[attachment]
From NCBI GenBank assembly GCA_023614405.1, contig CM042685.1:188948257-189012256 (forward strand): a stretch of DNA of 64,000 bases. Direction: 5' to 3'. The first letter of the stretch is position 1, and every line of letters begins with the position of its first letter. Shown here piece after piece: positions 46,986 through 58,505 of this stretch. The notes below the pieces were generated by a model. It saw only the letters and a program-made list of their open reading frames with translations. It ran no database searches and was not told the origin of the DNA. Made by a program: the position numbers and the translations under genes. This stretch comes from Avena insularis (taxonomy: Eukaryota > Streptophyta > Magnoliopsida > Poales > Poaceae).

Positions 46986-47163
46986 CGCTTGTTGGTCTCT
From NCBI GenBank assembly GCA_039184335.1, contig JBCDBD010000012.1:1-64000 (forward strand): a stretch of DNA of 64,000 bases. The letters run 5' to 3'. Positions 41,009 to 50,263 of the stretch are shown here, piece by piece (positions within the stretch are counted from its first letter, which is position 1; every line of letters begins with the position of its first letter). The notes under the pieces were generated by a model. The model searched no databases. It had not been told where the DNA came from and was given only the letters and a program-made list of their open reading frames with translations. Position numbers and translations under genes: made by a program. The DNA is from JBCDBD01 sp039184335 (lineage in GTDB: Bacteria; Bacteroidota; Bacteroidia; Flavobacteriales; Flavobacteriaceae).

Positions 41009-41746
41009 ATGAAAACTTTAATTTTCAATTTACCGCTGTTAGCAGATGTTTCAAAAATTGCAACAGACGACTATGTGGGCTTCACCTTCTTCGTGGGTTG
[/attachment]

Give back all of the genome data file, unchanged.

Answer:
From NCBI GenBank assembly GCA_023614405.1, contig CM042685.1:188948257-189012256 (forward strand): a stretch of DNA of 64,000 bases. Direction: 5' to 3'. The first letter of the stretch is position 1, and every line of letters begins with the position of its first letter. Shown here piece after piece: positions 46,986 through 58,505 of this stretch. The notes below the pieces were generated by a model. It saw only the letters and a program-made list of their open reading frames with translations. It ran no database searches and was not told the origin of the DNA. Made by a program: the position numbers and the translations under genes. This stretch comes from Avena insularis (taxonomy: Eukaryota > Streptophyta > Magnoliopsida > Poales > Poaceae).

Positions 46986-47163
46986 CGCTTGTTGGTCTCT
From NCBI GenBank assembly GCA_039184335.1, contig JBCDBD010000012.1:1-64000 (forward strand): a stretch of DNA of 64,000 bases. The letters run 5' to 3'. Positions 41,009 to 50,263 of the stretch are shown here, piece by piece (positions within the stretch are counted from its first letter, which is position 1; every line of letters begins with the position of its first letter). The notes under the pieces were generated by a model. The model searched no databases. It had not been told where the DNA came from and was given only the letters and a program-made list of their open reading frames with translations. Position numbers and translations under genes: made by a program. The DNA is from JBCDBD01 sp039184335 (lineage in GTDB: Bacteria; Bacteroidota; Bacteroidia; Flavobacteriales; Flavobacteriaceae).

Positions 41009-41746
41009 ATGAAAACTTTAATTTTCAATTTACCGCTGTTAGCAGATGTTTCAAAAATTGCAACAGACGACTATGTGGGCTTCACCTTCTTCGTGGGTTG